Finally, TCF7L2 polymorphisms have been associated with impaired insulin secretion, glucose production, and glucose tolerance via direct effects on pancreatic islet beta cells. [19, 20] Indeed, dysregulation of glucose metabolism, decreased processing of proinsulin, and elevated levels of gastric inhibitory peptide and glycated hemoglobin (HbA1c) can be observed in normoglycemic individuals with TCF7L2 polymorphisms before the onset of type 2 diabetes. [21, 22]

Thus, while the specific mechanism driving the development of type 2 diabetes remains unclear, there is sufficient evidence to demonstrate that TCF7L2 variants strongly predict the development of type 2 diabetes and/or the progression to diabetes from impaired glucose tolerance. [20, 23]

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Clinical Implications

Although genetic tests for TCF7L2 could help predict the incidence and the rate of onset of type 2 diabetes, [24] the strongest predictors continue to be positive family history, increased body mass index, increased blood pressure, and increased serum levels of triglycerides, apolipoprotein A-1, and liver enzymes, all of which precede inception of metabolic syndrome. [25] In fact, the predictive power of TCF7L2 variants disappears with lifestyle modifications or metformin treatment, while the improved insulin sensitivity resulting from these changes directly oppose the pathologic influence of TCF7L2 variants. [26] These data suggest that genetic susceptibility to type 2 diabetes as determined by TCF7L2 variants might prove an actionable indicator for early intervention and disease prevention. [23]

Researchers are also exploring whether TCF7L2 variants might serve as markers for tailoring customized therapeutic regimens. For example, DPP4 is a peptidase that degrades incretins such as GLP-1. [27] DPP4 inhibitors enhance incretin-stimulated insulin secretion and inhibit glucagon release, thereby helping to normalize blood glucose levels. If a negative influence on incretin secretion is confirmed as a major pathologic axis in TCF7L2 -driven type 2 diabetes, DPP4 inhibitors could potentially serve as a counterbalance and reverse the effects of TCF7L2 variants on incretin levels. [27] TCF7L2 polymorphisms have been associated with variation in the response to sulfonylurea treatment, but these effects are likely too modest to guide care. [28, 29]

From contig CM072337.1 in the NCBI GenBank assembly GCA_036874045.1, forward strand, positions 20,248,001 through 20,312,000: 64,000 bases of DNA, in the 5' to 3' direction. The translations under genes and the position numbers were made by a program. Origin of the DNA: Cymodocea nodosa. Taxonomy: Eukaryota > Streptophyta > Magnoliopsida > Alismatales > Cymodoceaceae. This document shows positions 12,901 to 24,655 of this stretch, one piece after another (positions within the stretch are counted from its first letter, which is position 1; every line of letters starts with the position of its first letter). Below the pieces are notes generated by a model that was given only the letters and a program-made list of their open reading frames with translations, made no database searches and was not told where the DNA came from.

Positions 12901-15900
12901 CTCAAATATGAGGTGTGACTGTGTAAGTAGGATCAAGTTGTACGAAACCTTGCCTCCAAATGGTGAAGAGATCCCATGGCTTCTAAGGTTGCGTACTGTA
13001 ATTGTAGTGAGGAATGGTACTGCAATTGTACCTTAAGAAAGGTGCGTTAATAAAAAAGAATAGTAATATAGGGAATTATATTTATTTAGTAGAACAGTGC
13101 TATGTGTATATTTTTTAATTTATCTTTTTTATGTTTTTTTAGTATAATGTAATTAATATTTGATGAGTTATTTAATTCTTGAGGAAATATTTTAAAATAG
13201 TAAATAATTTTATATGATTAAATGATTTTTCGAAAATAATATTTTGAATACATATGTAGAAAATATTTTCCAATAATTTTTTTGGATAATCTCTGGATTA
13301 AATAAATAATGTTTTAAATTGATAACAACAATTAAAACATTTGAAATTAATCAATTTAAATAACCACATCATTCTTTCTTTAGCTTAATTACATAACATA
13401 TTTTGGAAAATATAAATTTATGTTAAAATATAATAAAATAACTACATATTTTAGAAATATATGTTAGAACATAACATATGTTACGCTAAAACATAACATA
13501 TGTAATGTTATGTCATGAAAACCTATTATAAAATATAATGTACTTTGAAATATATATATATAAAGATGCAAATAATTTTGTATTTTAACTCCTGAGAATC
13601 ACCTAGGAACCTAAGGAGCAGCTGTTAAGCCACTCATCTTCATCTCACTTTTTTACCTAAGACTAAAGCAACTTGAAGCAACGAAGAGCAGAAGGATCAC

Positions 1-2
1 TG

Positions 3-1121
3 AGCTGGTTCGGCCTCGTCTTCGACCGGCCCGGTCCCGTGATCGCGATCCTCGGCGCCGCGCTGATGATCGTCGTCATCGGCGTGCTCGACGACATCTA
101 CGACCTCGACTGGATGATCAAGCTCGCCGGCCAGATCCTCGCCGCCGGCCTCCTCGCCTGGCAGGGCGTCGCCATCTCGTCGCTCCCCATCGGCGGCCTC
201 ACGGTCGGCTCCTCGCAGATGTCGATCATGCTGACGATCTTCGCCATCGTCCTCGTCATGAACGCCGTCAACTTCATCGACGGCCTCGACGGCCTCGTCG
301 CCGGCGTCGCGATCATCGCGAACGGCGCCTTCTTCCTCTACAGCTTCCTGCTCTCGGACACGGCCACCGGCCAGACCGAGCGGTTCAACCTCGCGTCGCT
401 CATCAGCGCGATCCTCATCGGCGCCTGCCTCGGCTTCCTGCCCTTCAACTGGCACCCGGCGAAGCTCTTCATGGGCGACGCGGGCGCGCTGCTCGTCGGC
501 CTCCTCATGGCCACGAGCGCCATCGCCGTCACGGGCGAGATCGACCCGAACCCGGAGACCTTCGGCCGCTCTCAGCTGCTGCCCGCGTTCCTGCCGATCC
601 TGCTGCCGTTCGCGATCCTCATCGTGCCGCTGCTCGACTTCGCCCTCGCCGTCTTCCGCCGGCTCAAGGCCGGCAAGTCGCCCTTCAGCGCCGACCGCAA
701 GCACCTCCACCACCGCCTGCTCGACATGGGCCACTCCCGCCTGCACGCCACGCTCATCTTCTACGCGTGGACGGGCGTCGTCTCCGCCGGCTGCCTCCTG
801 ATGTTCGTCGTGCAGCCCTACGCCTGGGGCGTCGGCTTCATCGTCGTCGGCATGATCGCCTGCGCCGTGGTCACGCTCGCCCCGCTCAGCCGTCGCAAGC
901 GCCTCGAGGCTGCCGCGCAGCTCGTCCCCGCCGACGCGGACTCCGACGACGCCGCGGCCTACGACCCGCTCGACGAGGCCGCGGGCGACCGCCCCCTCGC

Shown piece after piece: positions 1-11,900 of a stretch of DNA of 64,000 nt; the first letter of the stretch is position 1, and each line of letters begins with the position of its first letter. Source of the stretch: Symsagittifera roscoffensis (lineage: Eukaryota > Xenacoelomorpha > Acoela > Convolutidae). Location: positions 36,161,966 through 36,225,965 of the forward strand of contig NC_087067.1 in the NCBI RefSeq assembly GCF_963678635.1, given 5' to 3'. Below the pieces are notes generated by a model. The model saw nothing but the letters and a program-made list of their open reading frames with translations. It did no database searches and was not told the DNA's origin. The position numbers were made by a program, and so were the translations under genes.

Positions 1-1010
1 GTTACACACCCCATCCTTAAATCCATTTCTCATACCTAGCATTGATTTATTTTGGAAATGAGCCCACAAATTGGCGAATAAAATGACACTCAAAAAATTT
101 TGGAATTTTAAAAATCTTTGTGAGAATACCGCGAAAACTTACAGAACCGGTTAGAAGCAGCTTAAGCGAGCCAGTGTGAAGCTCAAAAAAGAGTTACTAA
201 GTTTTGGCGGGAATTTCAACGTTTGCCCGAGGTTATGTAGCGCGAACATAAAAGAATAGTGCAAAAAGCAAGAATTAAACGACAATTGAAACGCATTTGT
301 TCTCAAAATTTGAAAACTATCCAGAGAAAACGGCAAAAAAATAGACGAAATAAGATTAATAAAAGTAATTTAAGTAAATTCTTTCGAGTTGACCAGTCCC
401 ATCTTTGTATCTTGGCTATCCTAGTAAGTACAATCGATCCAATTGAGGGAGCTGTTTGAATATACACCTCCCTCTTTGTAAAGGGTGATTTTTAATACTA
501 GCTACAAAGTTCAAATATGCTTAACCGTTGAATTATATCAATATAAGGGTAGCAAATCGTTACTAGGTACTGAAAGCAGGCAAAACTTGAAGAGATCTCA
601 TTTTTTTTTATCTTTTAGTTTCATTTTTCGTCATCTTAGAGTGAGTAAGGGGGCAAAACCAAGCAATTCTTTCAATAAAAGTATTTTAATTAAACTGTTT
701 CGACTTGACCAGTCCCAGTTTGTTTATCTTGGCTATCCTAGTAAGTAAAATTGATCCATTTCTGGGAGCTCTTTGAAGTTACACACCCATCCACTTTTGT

Obviously, the clinical utility of TCF7L2 variants is associated with some caveats. First, the specific type 2 diabetes risk variants of TCF7L2 vary from population to population. [30] Similar effect sizes have been observed in a number of ethnic groups for the most commonly studied TCF7L2 variants, but the research must be expanded further beyond nonwhite populations. Second, although the effect sizes of TCF7L2 variants are relatively large, a much more accurate picture of risk stratification and therapeutic personalization would be informed by a larger collection of predisposition genes rather than TCF7L2 alone. 

Ultimately, TCF7L2 could prove a promising biomarker for disease prevention for those with an elevated genetic predisposition to type 2 diabetes. In the meantime, however, there is no clinical role for routine screening for TCF7L2, and the presence of TCF7L2 variants that are associated with increased risk of type 2 diabetes should be considered in combination with other known predictors when assessing a patient's individual risk for type 2 diabetes.